By Isabelle Weiman
The alarm clock sounded at 4:30 a.m. exactly on that Sunday morning. Not many students would submit to this kind of torture, but Allentown Shalshelet attracts a special kind of student. We got up two hours before the crack of dawn to travel to Washington, D.C., and learn to lead our Jewish community with greater political skill.
Shalshelet is the Jewish enrichment program for all Lehigh Valley Jewish teens. We spend two evenings a month discussing issues that we feel are important such as Jewish identity, Israel, body image, ethical decision making and many more topics that are important to us as Jews and as teenagers. Our group is comprised of teens with varied backgrounds and beliefs, which makes for lively discussions covering many perspectives. Recently, we were given the opportunity to participate in a three-day Panim el Panim seminar in Washington which required us to rouse ourselves so early on a Sunday morning.
When I decided to sign up for the Panim El Panim seminar, I never thought I’d find myself traipsing along the sidewalks of Washington, searching for a homeless person I could exchange pleasantries with. Street Torah was the action aspect of the seminar, where we focused on dealing with problems from political and philanthropic perspectives, learning that efficiency thrives on thoroughness. I had feared this particular part of the trip, and had seriously considered waiting around the hotel until the next speaker arrived and staying behind altogether. I was scared about being vulnerable in a different environment, and I thought to myself that the experience cannot possibly be worth it, but I was wrong. Something inside me – Jewish guilt, fear of judgment, my mother’s voice to get myself together and just do it already – pushed me out onto Capitol Street.
It was windy and getting cooler as we walked, determined to find, interrogate, and bequeath a meager pair of socks to one of Washington’s many homeless people. Finally, we saw a man across the street sitting by a tree. He was quite young and wore a U.S. Army cap.
I have wanted to be a veterans’ doctor for four years. It is a passion I owe to my parents (who are both physicians) and my grandfather who fought in World War II for the Americans as a translator for Hideki Tojo during his war trials. This young man who I saw across the road was exactly the kind of person I have always dreamed of being able to help, and now was my chance. Strangely, I wasn’t afraid at all anymore, because I felt like I knew this man; he was a veteran, just like my grandfather. I volunteered to walk over to him with Coral, another student, and slowly the others followed, since we were advised to approach the homeless in small groups so as to not make them feel threatened.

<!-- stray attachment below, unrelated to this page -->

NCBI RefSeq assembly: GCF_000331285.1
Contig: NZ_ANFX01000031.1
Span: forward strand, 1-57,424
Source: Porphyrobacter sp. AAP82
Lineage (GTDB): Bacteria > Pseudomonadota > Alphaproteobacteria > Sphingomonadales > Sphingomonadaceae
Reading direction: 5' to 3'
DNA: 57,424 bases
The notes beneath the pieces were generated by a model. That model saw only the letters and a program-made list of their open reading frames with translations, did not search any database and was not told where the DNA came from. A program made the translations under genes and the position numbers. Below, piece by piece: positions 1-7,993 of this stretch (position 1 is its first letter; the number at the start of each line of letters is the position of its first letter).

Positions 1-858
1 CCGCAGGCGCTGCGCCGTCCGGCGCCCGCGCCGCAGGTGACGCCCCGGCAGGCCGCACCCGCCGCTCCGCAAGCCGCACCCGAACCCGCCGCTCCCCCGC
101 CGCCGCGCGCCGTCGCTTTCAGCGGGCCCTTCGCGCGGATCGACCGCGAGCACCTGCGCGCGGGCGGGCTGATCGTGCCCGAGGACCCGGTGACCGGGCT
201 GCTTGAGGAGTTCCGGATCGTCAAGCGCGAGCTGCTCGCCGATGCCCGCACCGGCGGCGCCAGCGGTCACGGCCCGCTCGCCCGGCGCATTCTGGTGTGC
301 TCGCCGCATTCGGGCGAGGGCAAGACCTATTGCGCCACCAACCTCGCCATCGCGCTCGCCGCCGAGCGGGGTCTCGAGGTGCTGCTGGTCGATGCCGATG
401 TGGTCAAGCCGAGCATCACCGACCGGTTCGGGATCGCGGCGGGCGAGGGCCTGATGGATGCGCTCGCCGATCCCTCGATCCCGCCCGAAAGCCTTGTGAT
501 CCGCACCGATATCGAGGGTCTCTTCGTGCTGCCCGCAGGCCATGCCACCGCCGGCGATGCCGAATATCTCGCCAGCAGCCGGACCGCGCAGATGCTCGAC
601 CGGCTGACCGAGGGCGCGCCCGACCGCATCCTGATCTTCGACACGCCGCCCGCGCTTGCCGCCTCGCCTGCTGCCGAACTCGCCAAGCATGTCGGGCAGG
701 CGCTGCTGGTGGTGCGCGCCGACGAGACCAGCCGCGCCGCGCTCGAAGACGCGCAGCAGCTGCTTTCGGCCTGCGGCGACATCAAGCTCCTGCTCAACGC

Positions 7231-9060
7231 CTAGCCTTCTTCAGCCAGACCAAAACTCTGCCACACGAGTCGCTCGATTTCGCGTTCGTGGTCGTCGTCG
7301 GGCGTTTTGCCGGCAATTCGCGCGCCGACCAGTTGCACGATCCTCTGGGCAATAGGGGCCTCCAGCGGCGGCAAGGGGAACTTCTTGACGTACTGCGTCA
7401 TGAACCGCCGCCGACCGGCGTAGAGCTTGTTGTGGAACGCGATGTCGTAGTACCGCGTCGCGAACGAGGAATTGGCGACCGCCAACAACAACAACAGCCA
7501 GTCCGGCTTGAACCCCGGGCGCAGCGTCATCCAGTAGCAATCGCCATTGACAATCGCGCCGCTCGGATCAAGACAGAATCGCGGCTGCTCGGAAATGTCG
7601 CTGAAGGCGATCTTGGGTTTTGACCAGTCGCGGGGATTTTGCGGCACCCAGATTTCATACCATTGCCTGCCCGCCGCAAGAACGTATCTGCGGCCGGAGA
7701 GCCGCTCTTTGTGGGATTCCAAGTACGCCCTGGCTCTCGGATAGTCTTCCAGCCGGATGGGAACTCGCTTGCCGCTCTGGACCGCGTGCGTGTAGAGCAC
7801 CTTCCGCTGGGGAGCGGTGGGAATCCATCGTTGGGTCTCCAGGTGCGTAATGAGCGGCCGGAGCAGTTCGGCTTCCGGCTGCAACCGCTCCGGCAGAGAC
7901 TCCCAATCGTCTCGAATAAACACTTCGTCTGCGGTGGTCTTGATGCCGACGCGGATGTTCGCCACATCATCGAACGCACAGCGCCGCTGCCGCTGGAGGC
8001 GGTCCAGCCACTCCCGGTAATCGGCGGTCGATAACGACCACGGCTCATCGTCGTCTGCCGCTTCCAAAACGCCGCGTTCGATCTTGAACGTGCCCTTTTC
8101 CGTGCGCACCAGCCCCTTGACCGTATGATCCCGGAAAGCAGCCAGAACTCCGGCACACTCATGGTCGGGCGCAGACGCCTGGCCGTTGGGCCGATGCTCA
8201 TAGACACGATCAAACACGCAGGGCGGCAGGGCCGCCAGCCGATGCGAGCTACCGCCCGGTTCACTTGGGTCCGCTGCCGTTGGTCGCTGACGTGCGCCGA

No longer burdened by apprehension, I walked over to the young veteran, stopped just a few feet from where he was sitting and read the cardboard sign that said “Fought combat in Iraq and recently homeless. Thank you, will pay it forward.” Suddenly, it became a little hard to speak. Now was the moment – I had to say something otherwise he’d think I was just some crazy girl staring at him from an awkwardly close distance.
“Hello.” It was the best I could come up with.
“What is your name?” Maybe I had asked for too much, why should he tell me anything?
“Jonathan,” he said, looking me in the eye and smiling.
“Hi,” I said, “I’m Isabelle and this is Coral.”
“Do you want some socks?” Coral asked him. He looked a bit confused and then saw the cloth bag in my hand full of socks, gloves and a Kind bar.
He ran his hand through his hair and glanced behind him at his pile of possessions.“Sure,” he said after a pause, “you can never have too many.”
Coral handed him one pair and I the other, and then, feeling so disgustingly inadequate, I found the one granola bar I had decided to bring and placed it in his hand. I have never seen a person so pleased to see a granola bar, and I will never forget it.
“I’m really grateful,” he said looking at Coral and I.
“Oh no,” I interrupted, “we are the ones who are grateful, sir.” He involuntarily inclined his head in thanks, his face serious. “Thank you for your service,” I said not wanting to leave this deserving man with a superfluous pair of socks and a melting Kind bar. Coral and I walked back to the group and out of the corner of my eye I saw another young man pass Jonathan and give him some money from his pocket. I still worry about Jonathan.
The Panim El Panim seminar taught me to call on a special kind of compassion I didn’t know I would be able to summon. It inspired all of us to grow not just as students, but also to mature as empathetic and capable humans. When faced with a problem, we were encouraged to come to our conclusions built on the fundamentals that we uphold as Jewish American teenagers. On Monday, March 30, we acted on those ideas in the streets of Washington, and not only did it enrich our experience of Washington, but I believe it enriched our experience of ourselves.
If you are a teen who would like more information about Shalshelet, or you know a teen who might be interested, please contact Arnon Gavish or Alicia Zahn at 610-435-3521.
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